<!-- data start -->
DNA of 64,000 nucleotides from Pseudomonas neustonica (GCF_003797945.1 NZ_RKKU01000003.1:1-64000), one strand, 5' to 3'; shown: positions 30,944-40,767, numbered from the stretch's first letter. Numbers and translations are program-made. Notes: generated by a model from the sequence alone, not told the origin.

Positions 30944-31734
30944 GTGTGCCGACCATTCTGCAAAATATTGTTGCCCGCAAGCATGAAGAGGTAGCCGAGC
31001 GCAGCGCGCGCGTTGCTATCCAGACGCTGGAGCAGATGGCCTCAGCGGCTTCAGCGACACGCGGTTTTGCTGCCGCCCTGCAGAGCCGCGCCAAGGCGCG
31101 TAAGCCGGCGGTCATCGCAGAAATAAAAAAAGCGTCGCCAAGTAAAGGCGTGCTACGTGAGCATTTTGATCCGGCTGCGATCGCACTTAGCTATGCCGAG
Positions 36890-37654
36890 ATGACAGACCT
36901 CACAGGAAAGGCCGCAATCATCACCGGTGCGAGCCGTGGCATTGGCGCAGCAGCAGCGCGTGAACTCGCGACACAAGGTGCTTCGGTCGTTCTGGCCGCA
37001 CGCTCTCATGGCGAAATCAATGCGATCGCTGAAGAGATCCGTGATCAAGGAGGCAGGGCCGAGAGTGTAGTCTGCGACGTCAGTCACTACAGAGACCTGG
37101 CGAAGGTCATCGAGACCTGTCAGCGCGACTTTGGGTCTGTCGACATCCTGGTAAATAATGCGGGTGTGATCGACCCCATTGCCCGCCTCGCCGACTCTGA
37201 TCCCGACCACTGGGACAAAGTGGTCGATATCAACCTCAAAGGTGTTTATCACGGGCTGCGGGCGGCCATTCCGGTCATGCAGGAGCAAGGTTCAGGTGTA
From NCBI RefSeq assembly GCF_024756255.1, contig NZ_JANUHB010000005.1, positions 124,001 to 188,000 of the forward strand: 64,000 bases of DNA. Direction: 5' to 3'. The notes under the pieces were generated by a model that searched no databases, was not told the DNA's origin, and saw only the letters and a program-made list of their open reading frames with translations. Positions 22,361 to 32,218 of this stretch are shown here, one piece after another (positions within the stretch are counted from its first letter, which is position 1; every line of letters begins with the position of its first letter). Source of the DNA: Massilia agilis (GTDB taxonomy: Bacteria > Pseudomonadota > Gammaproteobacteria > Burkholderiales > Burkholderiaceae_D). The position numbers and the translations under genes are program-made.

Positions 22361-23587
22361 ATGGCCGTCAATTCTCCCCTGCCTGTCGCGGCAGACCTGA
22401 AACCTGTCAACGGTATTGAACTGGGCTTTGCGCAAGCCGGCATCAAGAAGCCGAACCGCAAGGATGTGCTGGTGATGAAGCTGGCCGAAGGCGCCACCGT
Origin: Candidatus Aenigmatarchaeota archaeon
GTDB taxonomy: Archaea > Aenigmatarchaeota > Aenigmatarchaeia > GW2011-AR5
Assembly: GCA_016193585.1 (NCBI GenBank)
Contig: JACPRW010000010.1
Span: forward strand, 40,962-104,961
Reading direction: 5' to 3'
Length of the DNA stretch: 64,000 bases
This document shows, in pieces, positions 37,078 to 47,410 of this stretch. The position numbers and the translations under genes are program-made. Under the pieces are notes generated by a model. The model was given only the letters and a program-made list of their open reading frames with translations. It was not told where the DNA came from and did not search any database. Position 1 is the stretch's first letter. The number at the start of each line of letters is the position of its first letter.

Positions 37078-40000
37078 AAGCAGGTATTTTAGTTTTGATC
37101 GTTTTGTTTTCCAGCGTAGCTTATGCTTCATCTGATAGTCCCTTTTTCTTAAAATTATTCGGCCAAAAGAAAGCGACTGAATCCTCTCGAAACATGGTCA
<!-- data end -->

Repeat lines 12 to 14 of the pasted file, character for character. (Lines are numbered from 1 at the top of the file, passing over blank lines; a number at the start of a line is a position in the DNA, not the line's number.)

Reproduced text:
From NCBI RefSeq assembly GCF_024756255.1, contig NZ_JANUHB010000005.1, positions 124,001 to 188,000 of the forward strand: 64,000 bases of DNA. Direction: 5' to 3'. The notes under the pieces were generated by a model that searched no databases, was not told the DNA's origin, and saw only the letters and a program-made list of their open reading frames with translations. Positions 22,361 to 32,218 of this stretch are shown here, one piece after another (positions within the stretch are counted from its first letter, which is position 1; every line of letters begins with the position of its first letter). Source of the DNA: Massilia agilis (GTDB taxonomy: Bacteria > Pseudomonadota > Gammaproteobacteria > Burkholderiales > Burkholderiaceae_D). The position numbers and the translations under genes are program-made.

Positions 22361-23587
22361 ATGGCCGTCAATTCTCCCCTGCCTGTCGCGGCAGACCTGA